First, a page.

worlds are but as a shadow, since it is the spark whose light moves all
(material) things." It is the ultimate particle, the "ennas which came from the Father of those who
are without beginning," emanating from the treasure house of light from
which all life and power is ultimately derived.
"Treasures in the Heavens," CWHN 1:184-85
* * * * * * * *
Let us consider our Adam. What kind of being is he? The same kind as ourselves—but what is that? He plays a surprising number of roles, each with a different persona, a different name, a different environment, a different office and calling:
was a member of the presidency when the earth project was being discussed.
was on the committee of inspection that came down from time to time to check up
on the operation.
he changed his name and nature to live upon the earth, but it was a very
different earth from any we know; it had to be a garden place specially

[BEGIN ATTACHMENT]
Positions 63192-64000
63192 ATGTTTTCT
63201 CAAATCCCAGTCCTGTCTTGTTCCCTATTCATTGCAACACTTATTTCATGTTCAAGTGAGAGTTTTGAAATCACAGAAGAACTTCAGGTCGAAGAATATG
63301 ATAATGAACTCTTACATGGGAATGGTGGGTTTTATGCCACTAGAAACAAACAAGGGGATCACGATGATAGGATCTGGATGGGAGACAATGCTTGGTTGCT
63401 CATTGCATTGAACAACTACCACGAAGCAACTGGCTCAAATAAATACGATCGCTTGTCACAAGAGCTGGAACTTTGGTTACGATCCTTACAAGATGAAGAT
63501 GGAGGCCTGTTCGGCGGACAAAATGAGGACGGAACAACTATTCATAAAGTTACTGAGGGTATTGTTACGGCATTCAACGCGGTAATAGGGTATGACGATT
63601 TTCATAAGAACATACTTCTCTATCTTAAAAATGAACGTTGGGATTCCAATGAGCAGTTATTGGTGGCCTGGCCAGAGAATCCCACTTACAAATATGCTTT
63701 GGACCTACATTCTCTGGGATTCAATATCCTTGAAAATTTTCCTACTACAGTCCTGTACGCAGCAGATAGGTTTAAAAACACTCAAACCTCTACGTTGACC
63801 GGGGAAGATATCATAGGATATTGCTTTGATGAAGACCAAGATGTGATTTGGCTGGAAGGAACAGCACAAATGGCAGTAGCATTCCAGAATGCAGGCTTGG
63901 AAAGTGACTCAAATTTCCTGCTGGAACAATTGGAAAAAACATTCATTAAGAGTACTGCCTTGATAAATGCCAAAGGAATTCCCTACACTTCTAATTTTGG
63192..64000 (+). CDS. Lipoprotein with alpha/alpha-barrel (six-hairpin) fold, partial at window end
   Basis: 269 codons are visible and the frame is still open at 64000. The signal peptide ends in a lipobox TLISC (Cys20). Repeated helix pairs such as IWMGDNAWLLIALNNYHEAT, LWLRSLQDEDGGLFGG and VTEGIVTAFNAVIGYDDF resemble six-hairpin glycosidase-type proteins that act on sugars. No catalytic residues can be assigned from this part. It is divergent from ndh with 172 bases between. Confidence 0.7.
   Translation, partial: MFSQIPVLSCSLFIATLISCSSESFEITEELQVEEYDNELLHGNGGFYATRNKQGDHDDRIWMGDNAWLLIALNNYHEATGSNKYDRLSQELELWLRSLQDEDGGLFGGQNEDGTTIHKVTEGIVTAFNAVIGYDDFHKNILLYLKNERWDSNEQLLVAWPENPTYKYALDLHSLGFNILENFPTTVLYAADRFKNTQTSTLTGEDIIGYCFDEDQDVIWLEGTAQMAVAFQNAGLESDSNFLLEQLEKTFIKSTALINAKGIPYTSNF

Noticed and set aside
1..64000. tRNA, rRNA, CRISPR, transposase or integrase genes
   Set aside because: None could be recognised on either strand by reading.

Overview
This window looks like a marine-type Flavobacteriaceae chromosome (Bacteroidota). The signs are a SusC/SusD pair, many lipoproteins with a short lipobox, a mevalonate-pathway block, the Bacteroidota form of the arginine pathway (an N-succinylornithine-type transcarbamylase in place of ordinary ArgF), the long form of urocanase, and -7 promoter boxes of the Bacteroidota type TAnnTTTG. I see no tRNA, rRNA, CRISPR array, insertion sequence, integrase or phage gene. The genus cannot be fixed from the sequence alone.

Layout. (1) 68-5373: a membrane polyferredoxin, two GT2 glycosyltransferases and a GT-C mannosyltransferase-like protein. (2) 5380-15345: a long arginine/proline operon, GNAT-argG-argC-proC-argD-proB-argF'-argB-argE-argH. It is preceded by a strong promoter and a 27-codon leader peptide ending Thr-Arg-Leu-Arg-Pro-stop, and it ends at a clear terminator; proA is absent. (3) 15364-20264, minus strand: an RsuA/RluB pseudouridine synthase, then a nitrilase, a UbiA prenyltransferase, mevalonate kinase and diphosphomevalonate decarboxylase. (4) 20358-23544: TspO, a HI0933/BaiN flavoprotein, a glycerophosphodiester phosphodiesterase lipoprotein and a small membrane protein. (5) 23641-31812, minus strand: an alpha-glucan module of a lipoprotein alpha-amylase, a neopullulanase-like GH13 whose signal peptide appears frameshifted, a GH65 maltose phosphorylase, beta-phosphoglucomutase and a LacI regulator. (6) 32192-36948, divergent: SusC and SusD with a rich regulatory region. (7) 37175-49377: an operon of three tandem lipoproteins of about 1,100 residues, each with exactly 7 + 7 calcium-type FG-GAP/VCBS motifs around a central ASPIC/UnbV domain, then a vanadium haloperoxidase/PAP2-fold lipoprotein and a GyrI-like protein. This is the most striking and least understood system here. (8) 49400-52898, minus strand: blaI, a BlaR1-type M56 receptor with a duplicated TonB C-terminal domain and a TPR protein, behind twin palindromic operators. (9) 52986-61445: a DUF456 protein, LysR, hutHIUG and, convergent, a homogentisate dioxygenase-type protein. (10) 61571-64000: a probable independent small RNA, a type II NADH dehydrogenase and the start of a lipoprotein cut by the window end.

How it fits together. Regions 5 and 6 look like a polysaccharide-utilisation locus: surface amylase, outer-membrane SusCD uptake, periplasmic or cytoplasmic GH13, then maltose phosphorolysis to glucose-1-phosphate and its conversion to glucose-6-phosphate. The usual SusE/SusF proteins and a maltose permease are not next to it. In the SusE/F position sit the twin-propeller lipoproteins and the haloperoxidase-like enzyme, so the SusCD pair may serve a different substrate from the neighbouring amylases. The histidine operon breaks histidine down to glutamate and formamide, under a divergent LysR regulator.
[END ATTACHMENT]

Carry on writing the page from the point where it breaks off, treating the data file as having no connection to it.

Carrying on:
prepared for him.
he left that paradise, he changed his nature again and for the first time began
to reckon the passing of time by our measurements, becoming a short-lived
creature subject to death.
this condition, he began to receive instructions from heavenly mentors on how
to go about changing his condition and status, entering into a covenant that
completely changed his mentality and way of life. "The first Adam was made
a living soul; the last Adam was made a quickening spirit," when "that which is natural" became spiritual. (1 Corinthians 15:45-46.)